Our experts take a look at issues arising where parents invest in property whilst a child of the family is at university. Stamp duty land tax, income tax, capital gains tax and inheritance tax are considered for various ownership structures, including trust arrangements.
Alfie and Barbara have recently inherited a substantial sum of money and are considering how to use it; they like the idea of investing in property. They already own their own home in London, a let property in Basingstoke and a holiday home abroad. They are familiar with the responsibilities of landlords and are comfortable complying with statutory obligations and accepting the risks involved. They both work and have a good income between them.
Their eldest daughter Celeste, who is aged 19, is soon to start her second year at Nottingham University; she is on a five year veterinary medicine course and has been looking at accommodation to rent next year. The university provides accommodation on campus for first year students, but after that students are expected to find their own digs. Celeste has got together with a group of three friends and they have been looking for a four bedroom house to rent. Alfie and Barbara were expecting to meet the cost of Celeste’s rent and pay her an allowance to meet living expenses. They were also expecting to have to stand as guarantors for the tenancy of a house.
Alfie and Barbara are considering using most of the inherited money to buy a four bedroom house in Nottingham which Celeste could live in for the next four years. They can see that they could buy something suitable for a group of four students for about £400,000. After that they might sell it, or let it out, depending on how things develop. They are thinking of how they might structure the purchase and the tax implications.
Options for structuring the purchase
- 1) Alfie and Barbara buy the property and rent it to four students
They could use the money to buy the property themselves and rent it for a year to Celeste and her three friends with a view to repeating the exercise next year. Perhaps Celeste will have a different group of friends then, or she might want to live elsewhere in which case they could let it on the open market, probably to students. For the first year they have it in mind for the tenancy to state a market rent, though in practice they would not expect any payment from Celeste, and would just collect rent from the other three. This would be an alternative to them paying Celeste’s rent but they would still pay her an allowance for living costs.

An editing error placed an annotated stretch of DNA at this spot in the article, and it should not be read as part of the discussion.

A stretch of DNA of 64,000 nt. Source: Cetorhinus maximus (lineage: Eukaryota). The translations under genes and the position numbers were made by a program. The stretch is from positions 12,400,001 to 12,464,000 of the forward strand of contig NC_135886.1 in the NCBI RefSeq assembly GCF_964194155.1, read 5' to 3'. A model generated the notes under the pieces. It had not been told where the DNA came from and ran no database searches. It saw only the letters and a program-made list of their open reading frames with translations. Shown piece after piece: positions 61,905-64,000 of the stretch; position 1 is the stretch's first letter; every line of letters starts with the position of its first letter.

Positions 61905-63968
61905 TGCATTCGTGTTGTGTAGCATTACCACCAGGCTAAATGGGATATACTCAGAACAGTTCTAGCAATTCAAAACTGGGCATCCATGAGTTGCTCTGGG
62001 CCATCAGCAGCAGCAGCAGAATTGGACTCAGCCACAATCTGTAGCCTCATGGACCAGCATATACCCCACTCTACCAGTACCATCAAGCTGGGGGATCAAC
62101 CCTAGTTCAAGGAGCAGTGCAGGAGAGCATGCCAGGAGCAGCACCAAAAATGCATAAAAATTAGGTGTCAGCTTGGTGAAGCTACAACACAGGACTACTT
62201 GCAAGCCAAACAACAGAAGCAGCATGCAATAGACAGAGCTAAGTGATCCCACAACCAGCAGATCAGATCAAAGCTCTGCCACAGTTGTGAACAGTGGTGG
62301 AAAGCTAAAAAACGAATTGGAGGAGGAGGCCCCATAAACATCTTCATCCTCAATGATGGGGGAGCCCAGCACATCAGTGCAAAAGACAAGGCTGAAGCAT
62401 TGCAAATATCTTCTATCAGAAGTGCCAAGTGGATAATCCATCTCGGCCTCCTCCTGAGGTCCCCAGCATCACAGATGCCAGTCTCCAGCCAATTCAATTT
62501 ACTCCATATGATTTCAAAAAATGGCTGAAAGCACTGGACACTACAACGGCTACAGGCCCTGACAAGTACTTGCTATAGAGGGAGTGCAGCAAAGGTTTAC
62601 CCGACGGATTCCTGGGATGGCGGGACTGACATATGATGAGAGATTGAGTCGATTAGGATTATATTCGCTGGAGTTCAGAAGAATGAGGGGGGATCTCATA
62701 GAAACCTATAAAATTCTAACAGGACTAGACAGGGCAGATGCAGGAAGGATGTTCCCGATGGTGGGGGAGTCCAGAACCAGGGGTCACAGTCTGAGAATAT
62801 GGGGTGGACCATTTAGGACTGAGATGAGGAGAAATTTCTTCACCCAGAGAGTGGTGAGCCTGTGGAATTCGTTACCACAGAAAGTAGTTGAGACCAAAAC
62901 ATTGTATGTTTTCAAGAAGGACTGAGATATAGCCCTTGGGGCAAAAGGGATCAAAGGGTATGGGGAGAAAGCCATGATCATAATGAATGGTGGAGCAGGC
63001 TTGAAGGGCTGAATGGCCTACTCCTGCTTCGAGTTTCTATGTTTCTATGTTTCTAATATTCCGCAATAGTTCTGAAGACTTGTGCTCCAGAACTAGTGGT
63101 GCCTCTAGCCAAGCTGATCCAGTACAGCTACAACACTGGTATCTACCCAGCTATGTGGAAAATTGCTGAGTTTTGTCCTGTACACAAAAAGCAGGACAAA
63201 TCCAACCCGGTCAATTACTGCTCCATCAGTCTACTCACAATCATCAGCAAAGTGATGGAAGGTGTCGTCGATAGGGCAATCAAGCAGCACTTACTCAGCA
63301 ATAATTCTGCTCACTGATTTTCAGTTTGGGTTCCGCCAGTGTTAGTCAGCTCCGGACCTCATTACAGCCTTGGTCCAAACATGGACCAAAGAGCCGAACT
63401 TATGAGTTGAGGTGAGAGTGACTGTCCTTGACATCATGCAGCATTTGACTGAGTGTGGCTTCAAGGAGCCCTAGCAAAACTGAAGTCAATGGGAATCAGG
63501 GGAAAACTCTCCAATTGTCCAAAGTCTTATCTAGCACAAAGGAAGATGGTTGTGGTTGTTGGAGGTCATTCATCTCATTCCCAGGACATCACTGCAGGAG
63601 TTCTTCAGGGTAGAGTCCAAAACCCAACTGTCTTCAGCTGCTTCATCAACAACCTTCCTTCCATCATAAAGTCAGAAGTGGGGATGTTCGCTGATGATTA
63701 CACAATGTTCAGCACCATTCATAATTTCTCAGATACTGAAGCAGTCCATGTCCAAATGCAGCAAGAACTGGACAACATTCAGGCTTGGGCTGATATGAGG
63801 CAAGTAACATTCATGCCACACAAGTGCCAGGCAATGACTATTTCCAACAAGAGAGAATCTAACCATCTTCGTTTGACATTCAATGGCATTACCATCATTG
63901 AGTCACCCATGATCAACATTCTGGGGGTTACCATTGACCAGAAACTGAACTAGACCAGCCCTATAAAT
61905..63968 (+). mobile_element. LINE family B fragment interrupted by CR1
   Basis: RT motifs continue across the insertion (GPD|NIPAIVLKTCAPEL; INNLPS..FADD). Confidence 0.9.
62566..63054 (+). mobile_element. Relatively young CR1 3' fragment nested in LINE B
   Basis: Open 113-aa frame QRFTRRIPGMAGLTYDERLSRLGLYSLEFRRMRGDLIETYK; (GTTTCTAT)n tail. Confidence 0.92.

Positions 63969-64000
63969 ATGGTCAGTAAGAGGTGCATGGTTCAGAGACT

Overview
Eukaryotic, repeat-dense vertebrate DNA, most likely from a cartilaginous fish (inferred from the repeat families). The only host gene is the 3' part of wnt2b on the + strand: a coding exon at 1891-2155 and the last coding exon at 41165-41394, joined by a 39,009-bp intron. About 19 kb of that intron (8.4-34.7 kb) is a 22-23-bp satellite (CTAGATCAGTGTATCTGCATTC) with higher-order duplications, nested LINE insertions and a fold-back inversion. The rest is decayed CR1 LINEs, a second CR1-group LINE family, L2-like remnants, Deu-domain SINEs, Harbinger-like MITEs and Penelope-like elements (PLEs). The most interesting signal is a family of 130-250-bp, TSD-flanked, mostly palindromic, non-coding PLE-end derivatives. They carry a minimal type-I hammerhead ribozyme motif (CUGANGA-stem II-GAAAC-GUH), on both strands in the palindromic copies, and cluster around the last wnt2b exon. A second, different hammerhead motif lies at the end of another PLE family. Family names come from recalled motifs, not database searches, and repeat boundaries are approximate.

- 2) Alfie and Barbara buy the property and rent it to Celeste
They could use the money to buy the property themselves and rent it for a year to Celeste alone at a concessionary rent. Celeste would live in the property and charge her friends rent as lodgers. This income for Celeste could take the place of all or part of the allowance Alfie and Barbara were going to pay Celeste for living expenses. This would be with a view to repeating the exercise next year; perhaps Celeste will have a different group of friends then, or she might want to live elsewhere in which case Alfie and Barbara could let the property out on the open market, probably to students, or to Celeste at a concessionary rent so Celeste could sublet to a group of students and so generate an income for Celeste. Celeste has no other income, so Alfie and Barbara think this might be tax efficient.
- 3) Alfie and Barbara lend Celeste the money and Celeste buys the house
They could lend Celeste enough money for Celeste to buy the house and cover stamp duty land tax and other costs of purchase. The loan could be secured by a charge back to Alfie and Barbara, but Celeste would be the sole owner. Celeste could live in the house with her friends as lodgers, or if she wanted to she could rent it out. Alfie and Barbara would lend her the money interest free for the first four years as a means of supporting Celeste, so they would not then pay her an allowance or meet any rent as she would have rental income.
- 4) Alfie and Barbara could give Celeste the money and Celeste buys the house
They could give Celeste enough money to buy the house and cover stamp duty land tax and other costs of purchase. Celeste could live in the house with her friends as lodgers, or if she wanted to she could rent it out. Alfie and Barbara would not then need to pay Celeste’s rent or pay her an allowance.
- 5) Alfie and Barbara could set up a trust, put the money into that and the trustees could buy the house
They could set up a trust which could take the money and buy the property. This might be a discretionary trust under which all of their children are beneficiaries with Alfie and Barbara as trustees having the power to give and remove the right to income and/or capital. Initially they might give Celeste the right to income from the property. This would provide Celeste with somewhere to live whilst at university as well as income from her fellow students who would live there. The capital value could in due course be divided between Celeste and her siblings; there would be flexibility under the trust as to how to deal with this, with Alfie and Barbara able to take the decisions.